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August 2, 2019 3:08 pm

Spreading Dark Rumors of ‘Talmudic Rituals,’ Jordanian Islamic Authority Bans Visitors From Sacred Jewish Site

avatar by Algemeiner Staff

The Tomb of Aaron the High Priest in Jordan. Photo: Wikimedia Commons.

Religious authorities in Jordan announced on Friday that the Tomb of Aaron the High Priest would be closed to tourists visiting without prior permission, after a group of Israeli pilgrims conducted an “illegal” prayer service at the site.

Abdul Nasser Musa Abu al-Basal, who controls Islamic affairs and holy sites in Jordan and eastern Jerusalem on behalf of the Waqf, an Islamic charity, was reported to have made the decision after video of the prayer service was widely shared online.

Tradition holds that Aaron — the first of the “Kohanim,” or Jewish priests, and the brother of Moses, who led the Israelite Exodus from Egypt —  was buried on Mt. Hor, near Petra. The site is known locally as Jabal Haroun.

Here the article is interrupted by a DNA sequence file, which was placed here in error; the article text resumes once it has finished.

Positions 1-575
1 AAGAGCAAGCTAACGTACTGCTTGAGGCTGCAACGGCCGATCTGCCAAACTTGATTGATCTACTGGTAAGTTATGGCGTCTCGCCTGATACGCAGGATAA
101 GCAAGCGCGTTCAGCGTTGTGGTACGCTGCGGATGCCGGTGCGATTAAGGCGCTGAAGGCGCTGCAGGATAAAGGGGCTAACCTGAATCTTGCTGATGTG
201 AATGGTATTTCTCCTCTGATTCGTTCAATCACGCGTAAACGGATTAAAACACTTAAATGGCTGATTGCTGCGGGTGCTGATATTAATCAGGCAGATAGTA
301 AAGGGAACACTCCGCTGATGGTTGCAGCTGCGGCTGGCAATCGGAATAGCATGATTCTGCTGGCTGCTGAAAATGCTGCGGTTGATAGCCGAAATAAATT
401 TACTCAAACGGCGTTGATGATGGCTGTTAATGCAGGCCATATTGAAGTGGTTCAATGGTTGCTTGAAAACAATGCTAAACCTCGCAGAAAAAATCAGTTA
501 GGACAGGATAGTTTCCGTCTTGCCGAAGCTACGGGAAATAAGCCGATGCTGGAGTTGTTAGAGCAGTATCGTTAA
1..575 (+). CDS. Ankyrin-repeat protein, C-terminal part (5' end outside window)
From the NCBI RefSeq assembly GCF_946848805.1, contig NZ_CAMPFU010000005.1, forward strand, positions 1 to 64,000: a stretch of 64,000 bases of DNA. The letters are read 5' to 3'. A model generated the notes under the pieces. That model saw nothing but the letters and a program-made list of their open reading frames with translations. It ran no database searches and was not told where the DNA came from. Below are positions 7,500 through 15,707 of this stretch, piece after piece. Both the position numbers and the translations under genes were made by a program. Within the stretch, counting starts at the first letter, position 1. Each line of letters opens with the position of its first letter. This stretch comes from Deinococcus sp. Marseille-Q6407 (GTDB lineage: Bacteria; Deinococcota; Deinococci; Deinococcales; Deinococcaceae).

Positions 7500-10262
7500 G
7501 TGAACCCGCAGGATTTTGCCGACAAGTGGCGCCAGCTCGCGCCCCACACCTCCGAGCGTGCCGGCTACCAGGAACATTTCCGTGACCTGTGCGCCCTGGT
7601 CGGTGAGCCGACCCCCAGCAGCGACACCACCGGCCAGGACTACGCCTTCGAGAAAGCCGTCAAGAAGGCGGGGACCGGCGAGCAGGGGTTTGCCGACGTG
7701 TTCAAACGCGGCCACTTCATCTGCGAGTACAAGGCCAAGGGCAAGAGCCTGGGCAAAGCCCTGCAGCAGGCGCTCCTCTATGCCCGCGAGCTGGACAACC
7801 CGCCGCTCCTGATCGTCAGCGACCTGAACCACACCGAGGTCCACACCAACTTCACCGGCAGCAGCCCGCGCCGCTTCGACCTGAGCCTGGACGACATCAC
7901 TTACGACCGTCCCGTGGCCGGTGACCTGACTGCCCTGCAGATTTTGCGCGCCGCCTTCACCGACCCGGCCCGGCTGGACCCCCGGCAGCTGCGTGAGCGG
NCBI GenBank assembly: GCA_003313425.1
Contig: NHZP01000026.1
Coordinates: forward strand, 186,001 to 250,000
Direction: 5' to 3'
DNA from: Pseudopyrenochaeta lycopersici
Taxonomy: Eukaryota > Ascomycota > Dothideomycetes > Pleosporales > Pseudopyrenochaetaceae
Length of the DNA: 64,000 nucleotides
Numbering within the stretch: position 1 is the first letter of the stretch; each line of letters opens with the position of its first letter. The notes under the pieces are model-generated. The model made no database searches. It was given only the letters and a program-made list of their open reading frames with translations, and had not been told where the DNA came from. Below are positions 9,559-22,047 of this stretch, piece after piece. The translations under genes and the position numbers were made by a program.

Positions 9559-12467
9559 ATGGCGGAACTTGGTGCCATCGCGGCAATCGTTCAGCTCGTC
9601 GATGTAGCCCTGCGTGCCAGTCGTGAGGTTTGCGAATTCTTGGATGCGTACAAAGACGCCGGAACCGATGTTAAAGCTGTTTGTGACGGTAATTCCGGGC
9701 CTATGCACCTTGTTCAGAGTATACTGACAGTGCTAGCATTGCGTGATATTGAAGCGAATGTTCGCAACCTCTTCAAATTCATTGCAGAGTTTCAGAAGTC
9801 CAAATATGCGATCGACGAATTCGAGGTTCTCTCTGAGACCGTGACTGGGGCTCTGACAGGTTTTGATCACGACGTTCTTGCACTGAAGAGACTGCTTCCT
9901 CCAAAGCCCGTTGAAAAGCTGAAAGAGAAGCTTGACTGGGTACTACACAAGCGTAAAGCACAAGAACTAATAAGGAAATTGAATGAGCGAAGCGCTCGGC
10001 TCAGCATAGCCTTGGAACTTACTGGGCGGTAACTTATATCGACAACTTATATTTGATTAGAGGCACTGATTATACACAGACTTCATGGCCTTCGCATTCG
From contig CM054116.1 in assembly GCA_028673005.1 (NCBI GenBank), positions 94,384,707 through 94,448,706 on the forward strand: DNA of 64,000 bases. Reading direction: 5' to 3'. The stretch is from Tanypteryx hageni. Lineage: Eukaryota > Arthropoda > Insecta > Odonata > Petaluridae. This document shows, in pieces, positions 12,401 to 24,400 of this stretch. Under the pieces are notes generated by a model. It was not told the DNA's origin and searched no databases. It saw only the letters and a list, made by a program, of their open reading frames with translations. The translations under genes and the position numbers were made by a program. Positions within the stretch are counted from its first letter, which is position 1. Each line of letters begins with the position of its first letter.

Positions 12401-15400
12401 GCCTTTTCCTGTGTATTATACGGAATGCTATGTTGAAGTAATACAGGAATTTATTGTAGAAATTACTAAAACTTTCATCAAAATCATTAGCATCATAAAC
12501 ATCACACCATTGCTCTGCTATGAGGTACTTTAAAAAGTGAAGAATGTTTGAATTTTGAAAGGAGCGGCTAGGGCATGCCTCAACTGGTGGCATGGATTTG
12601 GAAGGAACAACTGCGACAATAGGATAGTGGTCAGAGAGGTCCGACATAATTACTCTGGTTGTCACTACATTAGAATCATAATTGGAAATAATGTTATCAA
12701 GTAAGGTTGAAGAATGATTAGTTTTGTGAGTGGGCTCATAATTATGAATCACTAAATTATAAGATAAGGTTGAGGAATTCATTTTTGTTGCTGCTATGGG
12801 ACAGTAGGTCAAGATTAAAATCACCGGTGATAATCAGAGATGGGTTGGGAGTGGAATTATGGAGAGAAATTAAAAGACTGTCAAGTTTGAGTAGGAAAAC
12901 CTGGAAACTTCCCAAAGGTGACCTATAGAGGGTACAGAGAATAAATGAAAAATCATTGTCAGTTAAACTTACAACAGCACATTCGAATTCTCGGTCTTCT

Jordanian news outlets excitedly depicted the Israeli visitors as militant Jewish settlers determined to extend the occupation of the West Bank to the East Bank, replete with demonizing references to the Jewish Talmud.

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One broadcaster claimed that “Jordanians were shocked to see the Jewish rabbis freely performing their Talmudic rituals [sic] within Jordanian territory, especially in the south, which the [Israeli] occupation promotes as Jewish soil.”

The same report quoted an unnamed woman saying that “the problem with the Zionists is they think that any place of worship is theirs, and they have the right to take it over.”

Without elaborating further, the report alleged that “the rabbis” who had arrived at the tomb “were themselves breaking into the courtyards of the Al-Aqsa Mosque [in Jerusalem] on a daily basis without any restraint.”

Rony Ayalon, a tour guide with the Israeli group, asserted that the group had coordinated its visit in advance. He also claimed Jordanian authorities had treated the tourists in a humiliating manner from the moment they arrived at the border.

“They stripped everyone down,” Ayalon told the Ynet news site. “Women had their head coverings removed, men had their kippahs taken off…anyone found with a religious object had it confiscated.”

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